DIY Roasted Chestnuts and Salted Caramel Spread

Picking up a bag of chestnuts from the market is daunting because, how the heck are you supposed to eat them? Let us show you.

Chestnut1

This season, I’m all about holiday classics: tuning into a little Wham! on the radio, dusting off my old ice skates and of course, reviving desserts from days of Christmas past.

Speaking of holiday nostalgia, I’ve developed a deep affection for chestnuts over the years.

It’s the tree nut referenced in Christmas carols, the inspiration for a functional doll (and subsequent ballet), and, I’ve found, one of the more unpopular holiday foods to prepare. The song boasts “chestnuts roasting on an open fire,” but seemingly no one from ages 1 to 92 actually enjoys eating them. This mostly has nothing to do with flavor, but stems from fear of the unknown. Picking up a bag of chestnuts from the market is daunting because, how the heck are you supposed to eat them? Unless you truly want to spend hours and risk injury smashing open chestnuts with your heirloom nutcracker, there’s a much simpler solution.

The first step is to soak. This tenderizes the shell making it easier to peel, and helps to avoid explosions that can occur when dry-roasting nuts. The chestnuts can sit anywhere from 12—24 hours in water and add a pinch of salt for flavor.

Now, if you don’t want your chestnuts to recreate the ballet in the oven, this next step is crucial. Repeat: don’t skip this! With a paring knife, mark an “X” on the rounded side of the chestnut. When the chestnuts do hit the heat, the “X” will open up, allowing steam to be released sans explosion and creating a tab for easy shell removal.

My preferred roasting vessel is a cast iron skillet, not just because it makes a gorgeous serving platter, but cast iron heats evenly,so the risk of burning one side is minimal. The nuts will roast for 30—40 minutes, or until the “X” fully opens. When removing from the oven, let the nuts cool fully. There are few things worse than a steam burn incurred from a hot nut! After the chestnuts are peeled, a little salt is all that is needed to serve them. But if a little higher inspiration is necessary, here’s a recipe for a chestnut and salted caramel spread.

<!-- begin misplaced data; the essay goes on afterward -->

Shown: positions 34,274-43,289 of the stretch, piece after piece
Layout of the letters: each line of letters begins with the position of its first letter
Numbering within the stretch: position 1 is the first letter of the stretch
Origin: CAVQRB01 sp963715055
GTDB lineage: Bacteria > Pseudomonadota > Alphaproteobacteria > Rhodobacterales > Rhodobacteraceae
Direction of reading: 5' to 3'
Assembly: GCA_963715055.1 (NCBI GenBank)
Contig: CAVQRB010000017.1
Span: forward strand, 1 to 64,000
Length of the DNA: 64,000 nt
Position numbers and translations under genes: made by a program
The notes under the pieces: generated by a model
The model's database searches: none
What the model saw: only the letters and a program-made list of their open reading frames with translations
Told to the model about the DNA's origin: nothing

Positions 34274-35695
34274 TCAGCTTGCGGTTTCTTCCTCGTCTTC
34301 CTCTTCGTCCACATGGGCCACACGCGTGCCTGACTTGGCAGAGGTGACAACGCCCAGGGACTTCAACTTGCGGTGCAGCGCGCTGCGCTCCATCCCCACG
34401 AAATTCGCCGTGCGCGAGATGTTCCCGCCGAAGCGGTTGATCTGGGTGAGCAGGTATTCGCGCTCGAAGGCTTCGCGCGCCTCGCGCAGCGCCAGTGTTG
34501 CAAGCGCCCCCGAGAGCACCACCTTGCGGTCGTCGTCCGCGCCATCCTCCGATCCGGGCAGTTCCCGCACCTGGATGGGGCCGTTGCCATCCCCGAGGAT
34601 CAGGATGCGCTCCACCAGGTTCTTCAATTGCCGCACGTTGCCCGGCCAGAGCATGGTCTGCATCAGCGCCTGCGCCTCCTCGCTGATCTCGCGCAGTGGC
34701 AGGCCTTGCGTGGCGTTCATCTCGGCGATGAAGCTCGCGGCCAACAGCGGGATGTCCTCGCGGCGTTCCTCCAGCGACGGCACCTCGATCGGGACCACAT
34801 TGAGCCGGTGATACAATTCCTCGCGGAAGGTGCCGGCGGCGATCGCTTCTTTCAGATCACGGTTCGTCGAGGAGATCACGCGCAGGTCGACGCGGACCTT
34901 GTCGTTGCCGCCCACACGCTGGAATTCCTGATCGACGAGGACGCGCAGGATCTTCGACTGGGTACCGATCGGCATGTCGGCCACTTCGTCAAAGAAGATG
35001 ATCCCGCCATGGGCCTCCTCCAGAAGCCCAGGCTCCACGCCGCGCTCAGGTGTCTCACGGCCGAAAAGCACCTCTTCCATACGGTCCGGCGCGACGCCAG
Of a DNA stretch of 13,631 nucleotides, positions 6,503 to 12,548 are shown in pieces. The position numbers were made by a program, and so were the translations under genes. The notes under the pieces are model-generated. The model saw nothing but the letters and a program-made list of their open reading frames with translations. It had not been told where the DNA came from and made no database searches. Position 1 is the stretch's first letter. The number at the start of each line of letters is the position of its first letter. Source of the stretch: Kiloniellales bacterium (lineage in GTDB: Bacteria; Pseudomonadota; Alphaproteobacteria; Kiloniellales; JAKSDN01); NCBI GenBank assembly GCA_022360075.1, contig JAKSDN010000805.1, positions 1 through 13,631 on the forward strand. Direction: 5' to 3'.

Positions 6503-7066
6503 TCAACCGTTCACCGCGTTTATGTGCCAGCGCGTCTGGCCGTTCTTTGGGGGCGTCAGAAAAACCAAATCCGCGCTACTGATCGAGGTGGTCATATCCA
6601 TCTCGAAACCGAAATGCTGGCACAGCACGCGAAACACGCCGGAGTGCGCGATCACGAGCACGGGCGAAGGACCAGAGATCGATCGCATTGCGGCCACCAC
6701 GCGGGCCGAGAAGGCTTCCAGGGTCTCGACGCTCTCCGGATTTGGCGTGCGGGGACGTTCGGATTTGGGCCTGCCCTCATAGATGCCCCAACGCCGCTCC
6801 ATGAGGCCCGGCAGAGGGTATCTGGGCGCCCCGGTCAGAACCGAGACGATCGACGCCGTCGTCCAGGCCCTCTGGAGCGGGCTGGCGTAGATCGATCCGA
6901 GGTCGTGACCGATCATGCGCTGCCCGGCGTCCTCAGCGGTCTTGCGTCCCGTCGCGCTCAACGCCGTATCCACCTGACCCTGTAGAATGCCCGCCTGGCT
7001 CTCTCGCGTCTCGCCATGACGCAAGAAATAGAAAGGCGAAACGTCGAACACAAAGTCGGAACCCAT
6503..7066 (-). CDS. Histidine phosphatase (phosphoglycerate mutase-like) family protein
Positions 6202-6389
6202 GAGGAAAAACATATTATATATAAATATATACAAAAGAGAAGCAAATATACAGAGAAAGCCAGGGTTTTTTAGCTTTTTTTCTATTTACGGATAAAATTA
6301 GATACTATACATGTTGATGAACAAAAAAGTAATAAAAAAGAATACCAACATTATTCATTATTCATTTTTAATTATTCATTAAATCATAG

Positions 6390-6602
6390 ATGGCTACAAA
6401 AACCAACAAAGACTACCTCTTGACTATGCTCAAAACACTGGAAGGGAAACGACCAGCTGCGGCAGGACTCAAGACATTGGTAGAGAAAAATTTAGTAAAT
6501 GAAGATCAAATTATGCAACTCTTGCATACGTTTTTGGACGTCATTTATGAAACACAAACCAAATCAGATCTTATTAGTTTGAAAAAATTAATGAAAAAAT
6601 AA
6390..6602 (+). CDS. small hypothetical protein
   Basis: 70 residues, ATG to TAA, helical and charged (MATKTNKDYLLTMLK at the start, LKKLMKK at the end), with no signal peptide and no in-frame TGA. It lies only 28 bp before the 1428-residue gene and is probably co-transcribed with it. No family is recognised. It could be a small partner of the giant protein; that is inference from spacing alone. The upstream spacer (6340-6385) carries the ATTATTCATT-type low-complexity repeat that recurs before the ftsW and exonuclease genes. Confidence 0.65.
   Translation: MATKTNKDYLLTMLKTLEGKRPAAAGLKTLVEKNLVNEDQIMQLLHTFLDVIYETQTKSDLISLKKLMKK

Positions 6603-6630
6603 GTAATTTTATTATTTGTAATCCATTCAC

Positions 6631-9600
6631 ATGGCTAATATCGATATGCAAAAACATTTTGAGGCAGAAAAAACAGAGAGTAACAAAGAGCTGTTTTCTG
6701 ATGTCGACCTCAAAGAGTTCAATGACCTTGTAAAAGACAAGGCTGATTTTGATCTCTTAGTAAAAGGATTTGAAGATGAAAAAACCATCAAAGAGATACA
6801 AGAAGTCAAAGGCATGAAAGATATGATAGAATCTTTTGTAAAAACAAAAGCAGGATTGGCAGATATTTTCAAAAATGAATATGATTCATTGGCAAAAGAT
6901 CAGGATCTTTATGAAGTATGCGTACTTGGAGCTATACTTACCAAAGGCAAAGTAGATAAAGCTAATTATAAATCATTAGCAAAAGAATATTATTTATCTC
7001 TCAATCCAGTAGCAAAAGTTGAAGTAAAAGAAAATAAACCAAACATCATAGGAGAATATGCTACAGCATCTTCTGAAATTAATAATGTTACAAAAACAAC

Chestnut2-2

Chestnut and salted caramel spread

Serves 8-10

For the caramel:
1 cup sugar
1 cup water
3 Tbsp cream
2 Tbsp salt

Combine sugar and water in a pot, making sure the sugar is hydrated. On medium heat, (don’t stir!) heat the sugar until a light golden color starts to emerge. Switch to low heat and continue until a rich caramel color is even throughout. Remove from heat, and add cream and salt, stirring until caramel comes together. Set aside to cool. Don’t totally chill the caramel since it should be pliable to mix with the chestnuts.

For the spread:
1 recipe of caramel
5 oz roasted and peeled chestnuts
1 tsp salt
2 Tbsp grapeseed oil (optional)

In a food processor, combine chestnuts and salt, blending until mostly smooth. While the processor is running, stream in the caramel until one cohesive mass has formed. If the spread is too hard, pour in 1—2 Tbsp oil until it has a spreadable consistency.

Scoop into a glass jar to create a simple and tasty holiday gift, or place in a ramekin and serve on toast. Also makes an optional delicious ice cream topping.

Newsletter

Categories

Tags

Emily is a freelance writer, food stylist and prolific devourer. A graduate of the Culinary Institute of America, her career has varied from working the line at a two-Michelin restaurant to her most recent work: writing the 2014 SXSW Cookbook. Her passions include iced coffee and quenelles.